Historically, the Board is prone to two errors: labelling the good reason "pretextual" without giving it adequate consideration, 2 or contenting itself with finding that the bad reason played a " substantial

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part." 3 This approach permitted one Board counsel to introduce his argument with the statement that this "is not a dual motive case," thereby assuming the point. The employer always asserts a good motive and the Board a bad one, and the division is not so simplistic. We envisage a greater number of possibilities.

  1. No basis for finding a bad reason.

  2. Bad reason, and "pretextual" good reason.

    (a) Evidence supporting asserted good reason is insubstantial or not credited.

    (b) Alleged good reason was not a motivation at all.

  3. Bad reason and good reason.

    (a) Good reason existed, but was insufficient without bad reason.

    (b) Good reason would, of itself, have produced the action.

    In types 0 and 2(b) the finding must be for the employer.

    Admittedly, it is not always easy to determine in which category a particular case falls. 4 The first difficulty may be in deciding whether a bad reason existed at all, one step being whether the company had the requisite knowledge of union activity. See, e. g., NLRB v. South Shore Hospital, 1 Cir., 1978, 571 F.2d 677, 683-84. Once that knowledge is established, the bad reason may be shown by independent evidence, or by the circumstances of the discharge itself. On rare occasions an employer may even admit to unlawful motivation, See n. 12, post, but the usual case of independent proof is by showing other acts apart from the discharge that indicate unlawful anti-union animus. E. g., Barnes & Noble Bookstores, Inc., post; Wonder Markets, Inc., post. Suspicions arising from the fact that a union supporter was fired in itself are not enough. Nor is employer gratification arising from realization that its action will harm the union. Dislike of unions is not uncommon among employers, and not only do principles of free speech permit it to be voiced, but so does section 8(c) of the Act. 5 To use protected expression to build a case would seem to make the Act a trap. Nonetheless, the Board does so, 6 a practice recently condemned in Florida Steel Corp. v. NLRB, 5 Cir., 1979, 587 F.2d 735. Rather, the employer must have exhibited opposition not merely to the union, but to lawful activity by its employees in pursuit of their objectives. We note, moreover, that other labor law violations do not " 'automatically make a discharge an unlawful one.' " NLRB v. Prince Macaroni Mfg. Co., 1 Cir., 1964, 329 F.2d 803, 806, a case often cited by the Board, but not for this caveat. 7 The circumstances must be viewed as a whole.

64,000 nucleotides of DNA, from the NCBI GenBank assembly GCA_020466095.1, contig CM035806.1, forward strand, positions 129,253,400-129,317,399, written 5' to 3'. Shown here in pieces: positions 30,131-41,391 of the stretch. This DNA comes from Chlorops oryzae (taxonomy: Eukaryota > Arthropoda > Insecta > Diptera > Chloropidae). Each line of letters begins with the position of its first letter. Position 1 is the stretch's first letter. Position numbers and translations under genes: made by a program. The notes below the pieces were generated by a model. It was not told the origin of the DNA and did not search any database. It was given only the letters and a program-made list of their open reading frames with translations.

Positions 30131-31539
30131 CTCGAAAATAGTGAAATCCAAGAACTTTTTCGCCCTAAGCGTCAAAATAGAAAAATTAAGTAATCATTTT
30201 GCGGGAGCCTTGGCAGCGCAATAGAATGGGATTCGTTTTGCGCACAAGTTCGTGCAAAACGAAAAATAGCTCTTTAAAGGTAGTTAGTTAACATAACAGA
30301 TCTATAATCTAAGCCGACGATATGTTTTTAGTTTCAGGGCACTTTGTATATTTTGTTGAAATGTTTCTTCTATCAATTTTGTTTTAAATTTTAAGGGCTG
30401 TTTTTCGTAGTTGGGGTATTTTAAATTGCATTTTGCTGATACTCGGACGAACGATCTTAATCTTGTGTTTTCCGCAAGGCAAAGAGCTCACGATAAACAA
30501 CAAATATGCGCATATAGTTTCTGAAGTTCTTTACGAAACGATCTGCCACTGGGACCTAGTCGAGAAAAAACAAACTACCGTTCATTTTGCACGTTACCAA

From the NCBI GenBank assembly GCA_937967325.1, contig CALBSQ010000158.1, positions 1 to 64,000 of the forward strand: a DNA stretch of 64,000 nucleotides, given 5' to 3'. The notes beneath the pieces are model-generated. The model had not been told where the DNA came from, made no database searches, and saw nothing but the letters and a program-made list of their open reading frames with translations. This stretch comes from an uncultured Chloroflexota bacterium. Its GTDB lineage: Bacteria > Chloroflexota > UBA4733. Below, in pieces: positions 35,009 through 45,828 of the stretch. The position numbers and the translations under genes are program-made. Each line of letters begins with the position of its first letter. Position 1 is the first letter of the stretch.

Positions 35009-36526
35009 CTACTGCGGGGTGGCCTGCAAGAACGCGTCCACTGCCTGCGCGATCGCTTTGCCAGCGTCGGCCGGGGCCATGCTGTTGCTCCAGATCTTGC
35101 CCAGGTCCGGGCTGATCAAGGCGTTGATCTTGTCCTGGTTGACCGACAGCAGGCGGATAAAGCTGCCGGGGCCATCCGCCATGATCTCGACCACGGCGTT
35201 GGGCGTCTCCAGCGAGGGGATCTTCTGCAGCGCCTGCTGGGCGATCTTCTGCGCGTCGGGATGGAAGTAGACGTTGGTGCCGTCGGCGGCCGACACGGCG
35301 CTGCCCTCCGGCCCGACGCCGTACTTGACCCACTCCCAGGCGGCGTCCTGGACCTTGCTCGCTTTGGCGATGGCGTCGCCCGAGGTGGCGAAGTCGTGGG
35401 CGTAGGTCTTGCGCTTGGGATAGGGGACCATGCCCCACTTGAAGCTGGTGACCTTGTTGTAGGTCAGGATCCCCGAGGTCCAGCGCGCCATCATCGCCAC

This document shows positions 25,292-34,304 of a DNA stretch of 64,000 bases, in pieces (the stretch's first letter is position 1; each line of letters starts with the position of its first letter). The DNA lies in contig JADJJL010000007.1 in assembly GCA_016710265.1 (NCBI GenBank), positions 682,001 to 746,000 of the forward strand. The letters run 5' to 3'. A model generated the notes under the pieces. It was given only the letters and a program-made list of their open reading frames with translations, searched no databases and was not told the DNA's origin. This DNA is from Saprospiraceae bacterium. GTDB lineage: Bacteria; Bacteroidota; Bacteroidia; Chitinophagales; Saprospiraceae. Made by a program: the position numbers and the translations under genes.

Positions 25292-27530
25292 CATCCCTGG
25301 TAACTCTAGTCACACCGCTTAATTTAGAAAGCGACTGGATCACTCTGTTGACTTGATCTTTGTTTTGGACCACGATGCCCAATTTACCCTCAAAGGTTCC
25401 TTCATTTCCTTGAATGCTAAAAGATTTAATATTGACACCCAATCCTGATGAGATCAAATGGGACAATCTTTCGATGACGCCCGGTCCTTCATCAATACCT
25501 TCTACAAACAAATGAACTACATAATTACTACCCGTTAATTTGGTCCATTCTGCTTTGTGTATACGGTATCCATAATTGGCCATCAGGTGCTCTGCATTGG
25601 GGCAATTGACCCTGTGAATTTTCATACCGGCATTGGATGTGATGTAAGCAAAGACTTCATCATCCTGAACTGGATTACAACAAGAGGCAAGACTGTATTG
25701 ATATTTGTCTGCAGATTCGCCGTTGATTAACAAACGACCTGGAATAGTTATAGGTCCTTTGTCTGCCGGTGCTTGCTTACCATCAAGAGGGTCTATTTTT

The difficulties intensify when the Board has no independent evidence, and must find improper motivation in the circumstances of the discharge itself. This requires affirmative showing. Hiring and firing decisions are made routinely, and are not inherently improper even though they may occur at a time embarrassing to the union. If an employer asserts an obviously weak or implausible good reason, or one